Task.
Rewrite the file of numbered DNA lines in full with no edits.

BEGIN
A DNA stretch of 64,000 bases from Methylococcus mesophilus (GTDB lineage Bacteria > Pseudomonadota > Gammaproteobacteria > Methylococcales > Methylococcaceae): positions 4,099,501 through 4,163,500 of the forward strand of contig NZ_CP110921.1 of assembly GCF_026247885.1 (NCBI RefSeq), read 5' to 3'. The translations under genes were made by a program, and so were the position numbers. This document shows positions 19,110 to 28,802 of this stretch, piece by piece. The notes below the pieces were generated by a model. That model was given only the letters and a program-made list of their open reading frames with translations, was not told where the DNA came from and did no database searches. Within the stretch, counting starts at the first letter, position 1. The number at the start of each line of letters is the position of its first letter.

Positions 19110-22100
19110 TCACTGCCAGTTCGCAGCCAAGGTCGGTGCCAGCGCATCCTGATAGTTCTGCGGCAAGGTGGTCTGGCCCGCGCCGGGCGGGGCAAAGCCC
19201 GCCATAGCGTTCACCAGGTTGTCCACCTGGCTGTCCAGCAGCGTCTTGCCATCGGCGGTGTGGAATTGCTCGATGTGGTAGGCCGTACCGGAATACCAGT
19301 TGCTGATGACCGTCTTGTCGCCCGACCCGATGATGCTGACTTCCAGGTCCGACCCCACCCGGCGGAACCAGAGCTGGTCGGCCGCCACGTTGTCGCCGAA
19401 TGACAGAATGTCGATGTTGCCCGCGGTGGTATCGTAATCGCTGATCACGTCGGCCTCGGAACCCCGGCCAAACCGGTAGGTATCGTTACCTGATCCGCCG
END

A DNA stretch of 64,000 bases from Methylococcus mesophilus (GTDB lineage Bacteria > Pseudomonadota > Gammaproteobacteria > Methylococcales > Methylococcaceae): positions 4,099,501 through 4,163,500 of the forward strand of contig NZ_CP110921.1 of assembly GCF_026247885.1 (NCBI RefSeq), read 5' to 3'. The translations under genes were made by a program, and so were the position numbers. This document shows positions 19,110 to 28,802 of this stretch, piece by piece. The notes below the pieces were generated by a model. That model was given only the letters and a program-made list of their open reading frames with translations, was not told where the DNA came from and did no database searches. Within the stretch, counting starts at the first letter, position 1. The number at the start of each line of letters is the position of its first letter.

Positions 19110-22100
19110 TCACTGCCAGTTCGCAGCCAAGGTCGGTGCCAGCGCATCCTGATAGTTCTGCGGCAAGGTGGTCTGGCCCGCGCCGGGCGGGGCAAAGCCC
19201 GCCATAGCGTTCACCAGGTTGTCCACCTGGCTGTCCAGCAGCGTCTTGCCATCGGCGGTGTGGAATTGCTCGATGTGGTAGGCCGTACCGGAATACCAGT
19301 TGCTGATGACCGTCTTGTCGCCCGACCCGATGATGCTGACTTCCAGGTCCGACCCCACCCGGCGGAACCAGAGCTGGTCGGCCGCCACGTTGTCGCCGAA
19401 TGACAGAATGTCGATGTTGCCCGCGGTGGTATCGTAATCGCTGATCACGTCGGCCTCGGAACCCCGGCCAAACCGGTAGGTATCGTTACCTGATCCGCCG